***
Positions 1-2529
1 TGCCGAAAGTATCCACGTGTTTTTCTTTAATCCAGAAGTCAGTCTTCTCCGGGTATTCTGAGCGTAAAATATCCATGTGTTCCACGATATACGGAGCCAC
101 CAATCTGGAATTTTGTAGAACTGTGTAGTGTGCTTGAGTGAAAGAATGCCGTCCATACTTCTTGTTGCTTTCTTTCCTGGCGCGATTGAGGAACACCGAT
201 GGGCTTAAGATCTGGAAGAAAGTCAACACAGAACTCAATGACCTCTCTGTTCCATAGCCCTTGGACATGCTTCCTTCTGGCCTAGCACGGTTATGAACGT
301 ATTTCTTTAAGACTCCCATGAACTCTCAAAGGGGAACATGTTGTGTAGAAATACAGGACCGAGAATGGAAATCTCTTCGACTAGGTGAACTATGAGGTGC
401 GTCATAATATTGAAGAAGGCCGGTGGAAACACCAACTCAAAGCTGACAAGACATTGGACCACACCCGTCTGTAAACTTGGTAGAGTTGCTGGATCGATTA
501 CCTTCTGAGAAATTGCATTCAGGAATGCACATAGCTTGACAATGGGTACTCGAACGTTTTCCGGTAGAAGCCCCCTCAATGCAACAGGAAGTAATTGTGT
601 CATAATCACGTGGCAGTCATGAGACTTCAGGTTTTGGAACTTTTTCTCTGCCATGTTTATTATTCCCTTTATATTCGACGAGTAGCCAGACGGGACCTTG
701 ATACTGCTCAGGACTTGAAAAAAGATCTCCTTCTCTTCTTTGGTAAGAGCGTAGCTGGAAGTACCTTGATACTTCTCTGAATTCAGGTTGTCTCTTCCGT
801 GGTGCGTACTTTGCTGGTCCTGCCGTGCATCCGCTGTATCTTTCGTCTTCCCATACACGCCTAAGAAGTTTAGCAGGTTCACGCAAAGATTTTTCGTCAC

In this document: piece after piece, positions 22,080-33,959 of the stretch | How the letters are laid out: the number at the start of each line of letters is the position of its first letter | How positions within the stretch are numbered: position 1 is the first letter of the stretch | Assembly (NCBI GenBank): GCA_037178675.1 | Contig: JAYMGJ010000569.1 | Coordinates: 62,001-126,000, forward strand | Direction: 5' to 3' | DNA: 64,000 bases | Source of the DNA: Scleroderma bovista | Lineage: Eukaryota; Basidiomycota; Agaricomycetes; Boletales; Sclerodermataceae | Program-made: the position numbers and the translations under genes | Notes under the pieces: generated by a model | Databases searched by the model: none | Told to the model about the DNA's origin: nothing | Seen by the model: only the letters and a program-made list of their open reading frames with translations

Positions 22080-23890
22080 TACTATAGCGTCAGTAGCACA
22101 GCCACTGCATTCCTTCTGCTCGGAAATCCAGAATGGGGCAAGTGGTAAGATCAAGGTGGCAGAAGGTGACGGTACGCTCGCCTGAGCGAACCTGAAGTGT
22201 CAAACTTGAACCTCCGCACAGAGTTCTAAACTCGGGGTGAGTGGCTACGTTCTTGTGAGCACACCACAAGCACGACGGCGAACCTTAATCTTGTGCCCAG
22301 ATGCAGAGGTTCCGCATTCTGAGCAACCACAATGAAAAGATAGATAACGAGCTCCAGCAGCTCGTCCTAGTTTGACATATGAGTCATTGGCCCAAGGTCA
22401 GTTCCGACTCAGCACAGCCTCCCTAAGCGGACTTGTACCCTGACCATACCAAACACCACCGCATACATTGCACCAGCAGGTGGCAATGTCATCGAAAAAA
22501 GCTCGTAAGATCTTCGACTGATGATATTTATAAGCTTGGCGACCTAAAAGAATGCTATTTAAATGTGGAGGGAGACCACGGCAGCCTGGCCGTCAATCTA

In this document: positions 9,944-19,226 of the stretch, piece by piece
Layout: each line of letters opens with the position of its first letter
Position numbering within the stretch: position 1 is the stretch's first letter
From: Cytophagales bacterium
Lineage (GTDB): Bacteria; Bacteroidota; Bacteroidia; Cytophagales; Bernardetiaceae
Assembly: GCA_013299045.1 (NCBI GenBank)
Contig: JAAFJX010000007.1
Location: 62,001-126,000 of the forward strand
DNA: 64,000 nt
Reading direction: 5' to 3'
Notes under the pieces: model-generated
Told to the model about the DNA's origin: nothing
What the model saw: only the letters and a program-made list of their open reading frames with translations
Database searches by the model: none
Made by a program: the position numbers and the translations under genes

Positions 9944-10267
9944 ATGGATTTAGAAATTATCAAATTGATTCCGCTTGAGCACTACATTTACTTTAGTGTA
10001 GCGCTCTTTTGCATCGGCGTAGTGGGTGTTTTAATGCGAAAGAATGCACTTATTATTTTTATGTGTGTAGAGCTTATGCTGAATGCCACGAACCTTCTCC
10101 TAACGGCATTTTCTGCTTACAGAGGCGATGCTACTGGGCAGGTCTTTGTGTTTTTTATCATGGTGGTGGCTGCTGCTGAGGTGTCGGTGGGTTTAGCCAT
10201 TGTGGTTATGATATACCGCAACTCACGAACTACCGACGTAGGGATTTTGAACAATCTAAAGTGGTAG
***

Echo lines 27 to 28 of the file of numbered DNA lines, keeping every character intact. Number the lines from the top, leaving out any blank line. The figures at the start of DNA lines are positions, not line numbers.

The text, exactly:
DNA: 64,000 nt
Reading direction: 5' to 3'